Integrating multi-scale connectivity and brain architecture in a large-scale computational model of the human cerebral cortex

The computational functions of the human cerebral cortex result from the distributed network interactions of a multitude of specialized local neuronal populations. In order to understand the emergent computational properties of this complex, multi-scale cortical connectome, one needs to quantitatively characterize the structural organization of the local cortical populations, along with their specific intrinsic circuitry as well as their characteristic extrinsic connections with other populations, in order to develop an accurate structural basis for simulating the complex distributed cortical activity patterns. This formidable challenge is addressed in the present project, which combines three complementary state-of-the-art approaches in large- scale connectivity analysis and modeling. In particular, we will use advanced image processing to quantify the histology and cytoarchitecture of human cortical brain regions. We will use such data in multivariate statistical approaches, to predict the characteristic structural connectivity among human cortical regions, based on wiring rules derived from systematic studies of mammalian brain architecture and connectivity. Finally, we will integrate the structural connectivity and brain architecture data in a multi-scale, supercomputational network model that simulates the distributed neural activation patterns of the human cerebral cortex at single-cell resolution. The project provides a worked example for integrating experimental studies of human brain connectivity with neuroinformatics and computational neuroscience and delivers a multi-scale computational model that can be used as a versatile platform for addressing diverse aspects of structure-function relationships in the human brain.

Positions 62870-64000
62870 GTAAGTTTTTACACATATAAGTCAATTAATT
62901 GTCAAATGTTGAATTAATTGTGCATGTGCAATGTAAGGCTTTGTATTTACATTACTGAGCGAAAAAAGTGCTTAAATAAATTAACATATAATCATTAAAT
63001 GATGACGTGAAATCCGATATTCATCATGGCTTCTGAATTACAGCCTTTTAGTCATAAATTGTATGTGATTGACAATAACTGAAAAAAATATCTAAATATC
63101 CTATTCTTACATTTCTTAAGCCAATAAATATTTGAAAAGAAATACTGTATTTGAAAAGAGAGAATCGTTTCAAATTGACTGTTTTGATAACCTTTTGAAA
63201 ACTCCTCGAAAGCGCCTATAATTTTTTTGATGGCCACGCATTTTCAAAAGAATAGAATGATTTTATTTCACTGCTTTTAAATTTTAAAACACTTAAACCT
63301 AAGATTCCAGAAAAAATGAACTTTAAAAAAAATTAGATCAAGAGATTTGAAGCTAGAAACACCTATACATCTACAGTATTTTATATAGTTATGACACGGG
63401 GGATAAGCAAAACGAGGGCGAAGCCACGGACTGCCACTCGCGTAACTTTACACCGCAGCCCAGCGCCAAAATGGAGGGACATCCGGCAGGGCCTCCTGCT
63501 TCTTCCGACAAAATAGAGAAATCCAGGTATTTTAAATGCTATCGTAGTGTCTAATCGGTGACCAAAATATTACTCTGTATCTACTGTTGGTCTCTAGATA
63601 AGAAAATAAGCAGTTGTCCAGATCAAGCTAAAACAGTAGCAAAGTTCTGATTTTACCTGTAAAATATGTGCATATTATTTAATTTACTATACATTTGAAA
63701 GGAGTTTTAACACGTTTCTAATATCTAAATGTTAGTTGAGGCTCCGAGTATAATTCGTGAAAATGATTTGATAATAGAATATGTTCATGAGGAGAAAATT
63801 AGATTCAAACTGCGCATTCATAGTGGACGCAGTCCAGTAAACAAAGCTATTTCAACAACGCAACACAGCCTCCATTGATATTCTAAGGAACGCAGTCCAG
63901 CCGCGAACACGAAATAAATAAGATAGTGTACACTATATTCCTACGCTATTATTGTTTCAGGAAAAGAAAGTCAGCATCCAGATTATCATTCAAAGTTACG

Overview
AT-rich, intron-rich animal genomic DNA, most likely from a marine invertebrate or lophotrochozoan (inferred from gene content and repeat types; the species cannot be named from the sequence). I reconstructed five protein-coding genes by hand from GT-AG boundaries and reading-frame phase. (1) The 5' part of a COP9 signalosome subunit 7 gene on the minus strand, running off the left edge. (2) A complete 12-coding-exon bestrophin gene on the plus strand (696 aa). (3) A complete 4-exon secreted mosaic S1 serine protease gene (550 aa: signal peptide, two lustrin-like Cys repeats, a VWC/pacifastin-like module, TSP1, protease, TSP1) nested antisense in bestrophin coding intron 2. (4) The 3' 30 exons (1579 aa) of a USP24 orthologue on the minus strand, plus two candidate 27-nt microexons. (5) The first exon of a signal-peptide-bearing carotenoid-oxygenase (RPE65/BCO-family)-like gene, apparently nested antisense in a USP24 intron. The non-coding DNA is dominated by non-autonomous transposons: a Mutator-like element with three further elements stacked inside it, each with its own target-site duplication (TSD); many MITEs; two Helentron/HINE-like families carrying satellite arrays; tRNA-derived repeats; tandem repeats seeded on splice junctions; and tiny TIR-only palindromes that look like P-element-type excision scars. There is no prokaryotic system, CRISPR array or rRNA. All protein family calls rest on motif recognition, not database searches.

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Principal Investigators

Dr. Sacha Jennifer van Albada
Forschungszentrum Jülich GmbH
Institut für Neurowissenschaften und Medizin (INM)
Computational and Systems Neuroscience (INM-6)

Dr.-Ing. Timo Dickscheid
Forschungszentrum Jülich GmbH
Institut für Neurowissenschaften und Medizin (INM)
Strukturelle und funktionelle Organisation des Gehirns (INM-1)

Professor Dr. Claus C. Hilgetag
Universitätsklinikum Hamburg-Eppendorf
Zentrum für experimentelle Medizin
Institut für Computational Neuroscience